A recent regulatory change in California now requires all employer health plans in the state — including those offered by churches and faith-based organizations — to cover elective abortions, according to a conservative legal firm.
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Casey Mattox, senior counsel at Alliance Defending Freedom, told TheBlaze Thursday that the regulatory amendment requiring abortion coverage was made by California's Department of Managed Health Care.
The abortion policy immediately took effect August 22, with the government giving 90 additional days for the language in health care plans to officially change, according to state documents.
Mattox explained this week in a story for The Federalist that the change resulted from "the insistence of the American Civil Liberties Union," with California officials subsequently deciding that elective abortion now falls under "basic health services" in the state.
But Mattox told TheBlaze that this regulatory situation is curious, as churches are now exempt from providing contraception, but not abortion.
"Churches are exempt from both state and federal … mandates," he said. "They don't have to provide contraception, but they have to provide abortion."
Here's an example of one of the letters that Kaiser Permanente, a California health care company, reportedly sent to a church regarding the recent health care change:
I want to formally share with you that on August 22, 2014, the Department of Managed Health Care (DMHC) notified Kaiser Permanente and other affected health plans in writing regarding group contracts that exclude ‘voluntary termination of pregnancy.’
This letter made clear that the DMHC considered health care services related to the termination of pregnancies – whether or not a voluntary termination – a medically necessary basic health care service for which all health care services plans must provide coverage under the Knox-Keene Health Care Service Plan Act. You may recall that at the request of some employer groups with religious affiliations, Kaiser Permanente submitted a regulatory filing in May 2012 properly notifying the DMHC of a benefit plan option that excluded coverage of voluntary terminations of pregnancies. The DMHC did not object to this filing, permitting Kaiser Permanente to offer such a coverage contract to large group purchasers that requested it. The DMHC acknowledged that it previously permitted these contract exclusions, but now is requiring health care service plans to provide coverage of all terminations of pregnancies, effective immediately. To that end, the DMHC requires Kaiser Permanente and similar health care service plans to initiate steps to modify their plan contracts accordingly.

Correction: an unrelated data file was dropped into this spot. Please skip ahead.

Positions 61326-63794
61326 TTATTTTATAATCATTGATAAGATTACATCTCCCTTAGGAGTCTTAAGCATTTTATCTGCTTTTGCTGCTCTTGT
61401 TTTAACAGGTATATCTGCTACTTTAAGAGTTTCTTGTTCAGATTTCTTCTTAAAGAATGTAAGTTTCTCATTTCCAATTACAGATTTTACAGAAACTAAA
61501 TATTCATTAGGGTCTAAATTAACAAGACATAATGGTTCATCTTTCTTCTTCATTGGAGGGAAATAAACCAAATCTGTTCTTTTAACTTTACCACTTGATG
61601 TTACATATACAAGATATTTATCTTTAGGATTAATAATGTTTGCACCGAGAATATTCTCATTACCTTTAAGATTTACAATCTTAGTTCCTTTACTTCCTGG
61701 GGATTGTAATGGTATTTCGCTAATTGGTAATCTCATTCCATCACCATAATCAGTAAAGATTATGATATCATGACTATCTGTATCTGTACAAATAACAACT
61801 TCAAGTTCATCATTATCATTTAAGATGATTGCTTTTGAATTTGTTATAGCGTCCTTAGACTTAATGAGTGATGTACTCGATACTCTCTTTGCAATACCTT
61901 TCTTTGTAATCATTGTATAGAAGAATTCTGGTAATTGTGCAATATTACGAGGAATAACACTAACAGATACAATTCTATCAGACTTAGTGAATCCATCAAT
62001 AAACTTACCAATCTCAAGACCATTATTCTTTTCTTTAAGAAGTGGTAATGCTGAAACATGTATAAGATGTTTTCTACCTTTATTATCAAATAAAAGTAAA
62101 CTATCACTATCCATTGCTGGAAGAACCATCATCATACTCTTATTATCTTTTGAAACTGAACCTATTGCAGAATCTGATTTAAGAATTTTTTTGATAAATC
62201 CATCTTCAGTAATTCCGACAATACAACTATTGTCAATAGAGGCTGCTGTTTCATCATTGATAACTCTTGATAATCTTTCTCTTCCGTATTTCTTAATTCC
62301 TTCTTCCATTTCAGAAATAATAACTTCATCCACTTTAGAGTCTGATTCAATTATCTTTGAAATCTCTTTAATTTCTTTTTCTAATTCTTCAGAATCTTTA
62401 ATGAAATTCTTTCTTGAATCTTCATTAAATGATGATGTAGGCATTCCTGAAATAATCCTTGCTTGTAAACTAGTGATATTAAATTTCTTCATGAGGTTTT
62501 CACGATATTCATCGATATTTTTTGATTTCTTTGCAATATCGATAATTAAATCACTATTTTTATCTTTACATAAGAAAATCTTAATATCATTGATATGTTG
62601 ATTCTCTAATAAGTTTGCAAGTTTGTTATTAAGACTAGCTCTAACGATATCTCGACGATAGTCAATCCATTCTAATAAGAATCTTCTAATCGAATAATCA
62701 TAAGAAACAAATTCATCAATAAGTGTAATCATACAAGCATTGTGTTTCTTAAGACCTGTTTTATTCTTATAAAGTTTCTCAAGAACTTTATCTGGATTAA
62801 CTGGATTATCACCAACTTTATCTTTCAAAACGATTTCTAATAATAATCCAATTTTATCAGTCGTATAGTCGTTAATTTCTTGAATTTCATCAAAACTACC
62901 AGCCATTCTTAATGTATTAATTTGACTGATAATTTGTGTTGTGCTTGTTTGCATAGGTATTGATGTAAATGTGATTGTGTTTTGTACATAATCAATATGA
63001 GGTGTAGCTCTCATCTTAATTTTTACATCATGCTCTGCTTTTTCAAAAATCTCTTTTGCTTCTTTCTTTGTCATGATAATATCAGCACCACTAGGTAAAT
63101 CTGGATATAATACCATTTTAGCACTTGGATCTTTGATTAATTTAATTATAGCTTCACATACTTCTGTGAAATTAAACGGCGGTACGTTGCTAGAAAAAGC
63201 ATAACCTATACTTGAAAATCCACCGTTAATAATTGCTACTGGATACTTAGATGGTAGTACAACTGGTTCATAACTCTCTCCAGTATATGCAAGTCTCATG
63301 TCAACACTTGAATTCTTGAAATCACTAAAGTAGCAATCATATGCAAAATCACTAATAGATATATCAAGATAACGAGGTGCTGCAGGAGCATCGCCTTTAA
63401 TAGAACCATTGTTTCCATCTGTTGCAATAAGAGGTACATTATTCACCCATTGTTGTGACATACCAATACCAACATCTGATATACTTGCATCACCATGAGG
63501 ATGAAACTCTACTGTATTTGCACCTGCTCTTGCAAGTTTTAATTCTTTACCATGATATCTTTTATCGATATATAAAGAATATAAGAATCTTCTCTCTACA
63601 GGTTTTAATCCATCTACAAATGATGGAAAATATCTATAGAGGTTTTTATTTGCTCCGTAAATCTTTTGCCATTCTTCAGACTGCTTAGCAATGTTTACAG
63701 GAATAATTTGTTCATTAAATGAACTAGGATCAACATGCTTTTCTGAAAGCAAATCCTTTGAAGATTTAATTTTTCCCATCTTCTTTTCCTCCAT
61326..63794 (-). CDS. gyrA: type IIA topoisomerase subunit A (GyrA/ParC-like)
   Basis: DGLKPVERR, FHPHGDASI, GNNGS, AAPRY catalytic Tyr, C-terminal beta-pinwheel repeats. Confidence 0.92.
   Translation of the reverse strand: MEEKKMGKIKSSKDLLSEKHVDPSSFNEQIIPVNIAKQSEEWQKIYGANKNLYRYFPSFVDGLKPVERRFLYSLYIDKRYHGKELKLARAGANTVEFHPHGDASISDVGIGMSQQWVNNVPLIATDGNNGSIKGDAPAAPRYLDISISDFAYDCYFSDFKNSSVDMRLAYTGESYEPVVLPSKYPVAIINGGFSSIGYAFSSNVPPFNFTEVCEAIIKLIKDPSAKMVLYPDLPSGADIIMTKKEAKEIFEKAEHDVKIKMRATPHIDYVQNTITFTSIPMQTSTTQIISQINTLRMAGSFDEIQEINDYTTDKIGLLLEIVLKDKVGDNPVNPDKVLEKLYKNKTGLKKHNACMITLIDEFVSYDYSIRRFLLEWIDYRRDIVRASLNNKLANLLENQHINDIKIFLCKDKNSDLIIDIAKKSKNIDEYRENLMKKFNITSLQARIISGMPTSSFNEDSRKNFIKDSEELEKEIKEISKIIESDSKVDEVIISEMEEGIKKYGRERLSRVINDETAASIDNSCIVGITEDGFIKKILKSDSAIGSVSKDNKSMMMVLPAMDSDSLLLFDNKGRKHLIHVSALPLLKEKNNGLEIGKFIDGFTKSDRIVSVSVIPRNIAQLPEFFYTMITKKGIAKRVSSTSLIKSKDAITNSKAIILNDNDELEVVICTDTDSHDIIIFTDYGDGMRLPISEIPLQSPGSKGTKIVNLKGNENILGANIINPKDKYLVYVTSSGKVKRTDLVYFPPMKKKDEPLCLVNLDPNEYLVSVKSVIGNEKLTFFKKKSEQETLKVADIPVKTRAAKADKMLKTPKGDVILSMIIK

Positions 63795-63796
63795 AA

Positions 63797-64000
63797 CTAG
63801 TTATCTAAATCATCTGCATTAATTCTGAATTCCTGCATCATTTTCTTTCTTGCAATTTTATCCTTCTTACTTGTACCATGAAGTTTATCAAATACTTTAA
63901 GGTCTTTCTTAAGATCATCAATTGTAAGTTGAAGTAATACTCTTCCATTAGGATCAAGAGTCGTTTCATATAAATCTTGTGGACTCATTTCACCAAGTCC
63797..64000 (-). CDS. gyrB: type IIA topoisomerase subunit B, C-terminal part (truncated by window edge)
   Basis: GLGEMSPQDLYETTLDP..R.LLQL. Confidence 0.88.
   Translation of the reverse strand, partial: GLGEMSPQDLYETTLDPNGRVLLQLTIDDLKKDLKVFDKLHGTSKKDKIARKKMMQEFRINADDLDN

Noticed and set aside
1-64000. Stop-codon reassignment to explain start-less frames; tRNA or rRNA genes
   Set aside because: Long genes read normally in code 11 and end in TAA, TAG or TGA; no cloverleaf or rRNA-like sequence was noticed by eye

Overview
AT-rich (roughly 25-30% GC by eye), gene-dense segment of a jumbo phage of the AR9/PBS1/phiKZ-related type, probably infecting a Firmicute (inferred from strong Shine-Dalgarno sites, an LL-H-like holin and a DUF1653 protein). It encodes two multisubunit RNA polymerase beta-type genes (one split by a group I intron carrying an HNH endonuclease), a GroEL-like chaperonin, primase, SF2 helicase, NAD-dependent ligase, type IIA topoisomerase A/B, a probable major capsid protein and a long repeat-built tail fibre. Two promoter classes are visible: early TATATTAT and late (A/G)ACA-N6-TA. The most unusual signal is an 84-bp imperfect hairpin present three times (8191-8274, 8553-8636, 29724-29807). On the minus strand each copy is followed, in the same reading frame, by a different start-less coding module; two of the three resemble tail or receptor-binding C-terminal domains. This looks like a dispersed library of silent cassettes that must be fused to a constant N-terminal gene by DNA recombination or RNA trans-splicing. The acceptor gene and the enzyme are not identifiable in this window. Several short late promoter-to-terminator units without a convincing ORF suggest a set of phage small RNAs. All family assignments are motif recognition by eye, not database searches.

Effective August 22, Kaiser Permanente will comply with this regulatory mandate.
As a result of this letter and others like it, the Alliance Defending Freedom, which is known for fighting religious freedom battles across the nation, and the Life Legal Defense Foundation, a pro-life group, have intervened to ask the federal government to step in and stop California's abortion mandate.
"What we have at this point is an administrationve complaint filed with the Office for Civil Rights for [Health and Human Services]," Mattox said. "We're asking the federal HHS to enforce federal law against California."
Read a copy of the complaint here.
The attorney said that states like California that receive federal funding are prohibited from discriminating against a health care plan that doesn't offer abortion coverage.
And if the federal government doesn't step in stop the abortion regulation, Mattox said a lawsuit could follow.
"If the Obama administration is going to ignore the federal law that they are responsible for enforcing, then we would have to take action in court to make sure these churches are protected," he said.
Mattox encouraged California churches and organizations that oppose the regulation to contact their insurers and let them know where they stand.
A portion of one of the letters that California recently sent to health care providers(California)
Read more about California's abortion policies and see the rest of the letters to insurers here.